To be clear, popular security solutions like using SSL certificates, DNS data encryption, or shared sensitive data do not constitute DNSSEC security.

Please note that when it comes to DNS-based attacks, DNSSEC should not be your primary line of security. While its security benefits cannot be contested, more sophisticated protocols such as DNS over HTTPS (DoH) and DNS over TPC are available. All DNS queries transmitted from a browser to a server are encrypted using the DoH protocol,which prevents manmade attacks from getting through encryption measures. DNSSEC has been extended to cover DNS over HTTPS and, although the concept is still in its early stages, the idea is that DNS over HTTPS would enable authenticated queries to be checked by DNSSEC.DNS over TPC is another protocol that establishes a dead drop for messages and allows encrypted communications between two parties without first establishing a connection. These sorts of security layers provide data privacy to standard DNS connections, meaning that queries conducted on your company’s endpoints are less likely to be intercepted.

Types of DNS Security Extensions

Just like most things digital, DNSSEC comes in many shapes and sizes that follow the purposes that they serve. Therefore, we need to have a look at the different types to better understand how these add-ons work at the level of your endpoints and network. Some of the most common DNS security extensions are:

Cryptographic authentication of DNS data

It is usually performed with a symmetric key since it consumes fewer network resources as compared to using asymmetric cryptography.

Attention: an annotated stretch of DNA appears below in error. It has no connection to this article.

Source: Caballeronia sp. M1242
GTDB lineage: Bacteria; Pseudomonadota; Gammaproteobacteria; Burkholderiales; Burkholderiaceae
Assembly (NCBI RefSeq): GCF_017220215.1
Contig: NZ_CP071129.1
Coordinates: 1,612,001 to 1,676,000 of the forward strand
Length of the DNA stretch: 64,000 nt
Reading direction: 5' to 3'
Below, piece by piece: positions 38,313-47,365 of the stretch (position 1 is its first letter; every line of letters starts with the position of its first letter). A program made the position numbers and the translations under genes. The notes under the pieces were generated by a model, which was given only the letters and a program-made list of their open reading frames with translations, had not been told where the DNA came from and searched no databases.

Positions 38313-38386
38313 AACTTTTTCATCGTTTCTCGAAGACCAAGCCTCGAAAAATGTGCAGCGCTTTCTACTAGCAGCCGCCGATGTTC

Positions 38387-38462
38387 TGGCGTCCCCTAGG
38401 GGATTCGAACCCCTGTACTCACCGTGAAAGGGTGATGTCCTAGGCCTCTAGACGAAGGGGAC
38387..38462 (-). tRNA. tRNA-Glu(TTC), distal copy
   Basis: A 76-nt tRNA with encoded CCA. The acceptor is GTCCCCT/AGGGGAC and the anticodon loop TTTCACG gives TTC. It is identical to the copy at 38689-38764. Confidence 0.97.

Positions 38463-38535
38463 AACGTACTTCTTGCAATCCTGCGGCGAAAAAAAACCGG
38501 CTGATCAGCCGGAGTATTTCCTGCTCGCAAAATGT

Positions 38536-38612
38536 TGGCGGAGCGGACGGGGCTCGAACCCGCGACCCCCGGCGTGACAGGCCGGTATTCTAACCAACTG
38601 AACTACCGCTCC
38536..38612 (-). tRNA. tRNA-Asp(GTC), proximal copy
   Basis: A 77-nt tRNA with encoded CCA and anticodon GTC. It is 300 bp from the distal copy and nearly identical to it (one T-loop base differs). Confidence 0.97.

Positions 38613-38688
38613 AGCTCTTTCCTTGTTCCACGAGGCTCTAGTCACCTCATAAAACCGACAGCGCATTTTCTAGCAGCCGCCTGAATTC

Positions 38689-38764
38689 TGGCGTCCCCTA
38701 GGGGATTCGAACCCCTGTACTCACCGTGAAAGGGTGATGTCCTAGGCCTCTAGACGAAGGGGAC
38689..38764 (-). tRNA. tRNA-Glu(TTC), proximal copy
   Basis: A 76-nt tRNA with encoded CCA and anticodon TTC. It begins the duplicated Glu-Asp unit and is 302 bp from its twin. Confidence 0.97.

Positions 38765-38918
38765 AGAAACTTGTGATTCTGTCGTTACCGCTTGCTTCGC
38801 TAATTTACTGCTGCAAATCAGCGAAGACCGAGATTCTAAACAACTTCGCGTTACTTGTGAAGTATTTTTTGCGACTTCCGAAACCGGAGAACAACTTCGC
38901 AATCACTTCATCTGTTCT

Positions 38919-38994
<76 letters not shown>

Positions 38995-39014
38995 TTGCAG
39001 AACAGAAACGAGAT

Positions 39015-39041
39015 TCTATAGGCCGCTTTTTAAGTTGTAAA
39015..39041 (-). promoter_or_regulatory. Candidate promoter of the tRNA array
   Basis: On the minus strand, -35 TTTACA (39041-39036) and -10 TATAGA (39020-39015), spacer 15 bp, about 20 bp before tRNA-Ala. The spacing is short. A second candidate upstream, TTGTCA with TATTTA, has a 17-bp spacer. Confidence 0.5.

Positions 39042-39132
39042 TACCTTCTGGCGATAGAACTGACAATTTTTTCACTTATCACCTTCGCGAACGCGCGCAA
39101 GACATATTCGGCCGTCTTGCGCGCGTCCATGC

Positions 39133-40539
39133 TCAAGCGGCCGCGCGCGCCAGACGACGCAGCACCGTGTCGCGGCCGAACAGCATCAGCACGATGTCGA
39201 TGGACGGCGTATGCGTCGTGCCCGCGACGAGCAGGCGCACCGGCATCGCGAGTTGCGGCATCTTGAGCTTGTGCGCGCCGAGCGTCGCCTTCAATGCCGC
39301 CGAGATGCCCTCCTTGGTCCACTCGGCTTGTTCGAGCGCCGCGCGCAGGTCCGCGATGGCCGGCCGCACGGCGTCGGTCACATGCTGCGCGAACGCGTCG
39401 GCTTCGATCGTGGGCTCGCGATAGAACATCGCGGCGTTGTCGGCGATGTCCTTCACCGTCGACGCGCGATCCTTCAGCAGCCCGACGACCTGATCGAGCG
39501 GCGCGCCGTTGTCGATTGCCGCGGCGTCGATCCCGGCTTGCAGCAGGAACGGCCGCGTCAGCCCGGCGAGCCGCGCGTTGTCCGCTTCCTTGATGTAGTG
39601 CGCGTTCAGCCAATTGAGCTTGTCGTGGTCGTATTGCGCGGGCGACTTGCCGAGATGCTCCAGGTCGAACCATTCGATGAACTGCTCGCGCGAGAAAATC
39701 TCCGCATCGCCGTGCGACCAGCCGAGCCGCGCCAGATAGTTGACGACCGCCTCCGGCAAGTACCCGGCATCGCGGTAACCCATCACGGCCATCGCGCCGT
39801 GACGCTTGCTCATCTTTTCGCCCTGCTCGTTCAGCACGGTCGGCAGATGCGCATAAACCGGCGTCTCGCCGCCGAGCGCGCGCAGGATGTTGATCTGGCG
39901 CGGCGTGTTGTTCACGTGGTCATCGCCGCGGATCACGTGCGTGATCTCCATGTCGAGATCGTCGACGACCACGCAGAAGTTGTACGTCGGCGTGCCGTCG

Authenticated DoE (Denial of Existence)

This procedure allows the DNS resolver to tell whether or not a domain exists. At the same time, it can confirm that the yet-to-be-resolved domain does, indeed, exists.

Data integrity and authentication

DNS Security Extensions ensure authentication by binding crypto-generated digital signatures to the corresponding Domain Name Systems RRsets. As explained by Microsoft’s DNS documentation, RR (resource records) are the “building blocks of host-name and IP information and are used to resolve all DNS queries”. RRs come in various shapes and sizes: MicrosoftDNS_MBType for mailbox records, MicrosoftDNS_AType, used for name-to-address-mapping, and MicrosoftDNS_MFT Type (mail forwarding agent for the domain record). These are just a few RR types, but there are plenty more where they came from. Furthermore, DNNSEC also covers origin authentication, providing an extra security boost. Why? Because crypto-generated digital signatures can put the servers and resolvers at ease, knowing that the data came from a trusted source.

Benefits of DNSSEC

Through its role in preventing users from being forcibly redirected to malicious websites and unauthorized domains, DNSSEC seeks to increase confidence on the Internet. Thus, malicious actions including man-in-the-middle cyberattacks, DNS spoofing, DNS hijacking, phishing, and cache poisoning can be avoided.

To ensure that the DNS server’s responses are legitimate and authentic, DNSSEC uses a cryptographic signature to validate the resolution of IP addresses. Users can be assured that they are connecting to the correct website belonging to a given domain name if DNSSEC is correctly set for their domain name.

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How to Improve Your DNS Security